White trees blooming are a great addition to any landscape. The white blooms are eye-catching and will brighten any location that may be a little dark or overlooked in the yard. White trees also create a natural frame that will showcase the colorful blooms on other trees and shrubs in the landscape.
White flowering trees can be used as a backdrop for any floral color, used as a grouping, or used to separate specific areas within the landscape. One white tree will also make a great specimen tree and increase the curb appeal of your home.
Here are some of the best white flowering trees to plant and grow in your landscape.
White Fringe Tree
This American native white tree produces an abundance of fragrant white blooms with fringed ends. This tree with white flowers in spring appears in early spring and last until the beginning of summer. When the white blooms fall off, small black fruits appear that attract several species of wildlife.
The White Fringe tree will reach a mature size of 10-12 feet tall and 10-20 feet wide. It’s hardy in growing zones 3-9 and is ideal for urban landscapes. This hardy tree will tolerate air pollution, heavy foot traffic over its roots, poor soil, partial shade, and semi-drought conditions.
Plant in a grouping for the biggest impact of white color in the spring, black fruits in the summer, and yellow leaves in the fall.
Dogwood trees produce white blooms in the very early spring before the tree develops leaves. It’s typically the first tree to bloom in the spring so it will make a very eye-catching addition to your landscape. The white blooms remain on the Dogwood until the leaves emerge and push them off the branches.
In the late summer, red berries will develop on the Dogwood tree. The berries remain on the tree throughout the winter or until the birds eat them all. Dogwood trees are among the first trees to change leaf color in the early fall. Leaves will change to shades of red and yellow, deepening in color until they reach a rich burgundy by the end of fall. They're one of our favorite fall color trees!
Dogwoods reach a mature height of 15-20 feet and have an equal spread. They are hardy in zones 3-8. Fertilize once a year in spring.
This is a large-growing evergreen tree that produces large, showy white blooms that have a delightful fragrance. Magnolia trees will reach a mature height of 50 feet and be about 30 feet wide at the base. The tree grows in a natural pyramid shape and does not require pruning.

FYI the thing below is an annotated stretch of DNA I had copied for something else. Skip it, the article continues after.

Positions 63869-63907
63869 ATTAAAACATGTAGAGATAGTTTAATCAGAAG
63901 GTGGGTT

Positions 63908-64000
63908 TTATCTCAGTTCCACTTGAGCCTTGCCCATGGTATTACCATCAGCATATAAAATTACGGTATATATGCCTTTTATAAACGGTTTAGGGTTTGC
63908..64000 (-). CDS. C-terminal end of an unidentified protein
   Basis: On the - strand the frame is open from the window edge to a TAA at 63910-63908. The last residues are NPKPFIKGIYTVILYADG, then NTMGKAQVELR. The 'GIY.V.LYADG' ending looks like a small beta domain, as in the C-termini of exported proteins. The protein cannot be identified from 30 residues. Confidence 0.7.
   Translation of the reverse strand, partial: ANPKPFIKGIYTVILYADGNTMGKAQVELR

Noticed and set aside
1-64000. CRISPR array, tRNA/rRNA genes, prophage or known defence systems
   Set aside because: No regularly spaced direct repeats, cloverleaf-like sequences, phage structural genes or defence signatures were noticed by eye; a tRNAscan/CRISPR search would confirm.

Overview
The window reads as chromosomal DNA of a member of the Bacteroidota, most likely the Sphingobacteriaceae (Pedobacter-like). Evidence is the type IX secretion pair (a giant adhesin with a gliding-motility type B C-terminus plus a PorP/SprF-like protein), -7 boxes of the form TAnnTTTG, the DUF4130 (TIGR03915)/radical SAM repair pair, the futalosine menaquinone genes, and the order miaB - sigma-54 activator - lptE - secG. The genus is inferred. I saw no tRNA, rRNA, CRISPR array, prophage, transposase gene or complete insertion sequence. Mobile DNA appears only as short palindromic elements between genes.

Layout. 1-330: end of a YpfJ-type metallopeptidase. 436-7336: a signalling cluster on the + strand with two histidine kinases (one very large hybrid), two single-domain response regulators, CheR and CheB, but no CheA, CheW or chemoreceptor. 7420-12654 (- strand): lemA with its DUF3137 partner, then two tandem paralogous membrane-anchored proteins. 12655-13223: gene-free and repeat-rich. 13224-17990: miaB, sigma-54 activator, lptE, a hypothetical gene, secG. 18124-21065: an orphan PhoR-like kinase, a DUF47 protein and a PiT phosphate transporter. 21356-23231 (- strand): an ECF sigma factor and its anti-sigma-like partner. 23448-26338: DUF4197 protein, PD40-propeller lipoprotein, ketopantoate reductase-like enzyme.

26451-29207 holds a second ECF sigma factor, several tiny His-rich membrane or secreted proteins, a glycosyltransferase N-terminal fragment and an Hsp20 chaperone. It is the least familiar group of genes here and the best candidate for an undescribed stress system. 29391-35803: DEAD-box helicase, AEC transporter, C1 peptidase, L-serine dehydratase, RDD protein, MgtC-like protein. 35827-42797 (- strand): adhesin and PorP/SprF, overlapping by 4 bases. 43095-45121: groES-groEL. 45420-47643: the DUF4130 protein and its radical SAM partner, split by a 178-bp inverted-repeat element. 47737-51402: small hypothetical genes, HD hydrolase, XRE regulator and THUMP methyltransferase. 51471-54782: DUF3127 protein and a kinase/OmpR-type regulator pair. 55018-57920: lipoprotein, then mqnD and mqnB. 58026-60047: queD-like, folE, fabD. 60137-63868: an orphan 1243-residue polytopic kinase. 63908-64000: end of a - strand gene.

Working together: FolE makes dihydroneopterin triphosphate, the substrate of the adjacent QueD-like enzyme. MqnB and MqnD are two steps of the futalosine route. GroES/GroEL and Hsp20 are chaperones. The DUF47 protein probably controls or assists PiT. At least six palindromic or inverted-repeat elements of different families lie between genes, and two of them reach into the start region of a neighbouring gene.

Hardy in growing zones 7-9, the white flowering magnolia thrives in full sun. The large size makes it uses to plant in rows as a windbreak or to create a living boundary for your property.
The branches grow downward and rise at the ends, making the branches swoop down to the ground. If desired, the lower branches can be pruned to create space under the tree.
Dolgo Crabapple Tree
This white-blooming fruit tree is cold-hardy, low maintenance, and self-pollinating so you will only need one tree to have crabapples. The bright white flowers appear in early spring followed by small red crabapples. Crabapples are edible and often used to make jams and jellies. The flowers and fruit attract a variety of pollinators and birds.
Dolgo Crabapple tree is ideal to use as a focal plant in the landscape due to its long season of color. Plant in a full sun location. Fertilize once in the spring. Prune off dead branches as needed.
Hardy in zones 3-9, Dolgo Crabapple tree will reach a mature size of 20-30 feet tall and 15-30 feet wide.
Natchez Crepe Myrtle Tree
The cinnamon-colored bark, oval green leaves, and multitude of delicate white blooms make the Natchez Crepe Myrtle tree a standout in any landscape. Blooms appear in mid-summer and last until fall.
Crepe myrtles are an easy-care tree that thrives during periods of drought. They are not picky about soil conditions and do not require fertilizer. An application of fertilizer in the early spring is welcomed, but not needed.
Hardy in zones 7-10, this white tree will reach a mature height of 20-30 feet and a width of 15-20 feet. Crepe myrtles can be pruned in winter when they are dormant.
Use the white blooming Natchez Crepe Myrtle as an accent tree, specimen plant, in a grouping, or as a backdrop of colorful annual flowers.
These are some of our favorite trees with white flowers to add some pizazz to your landscape.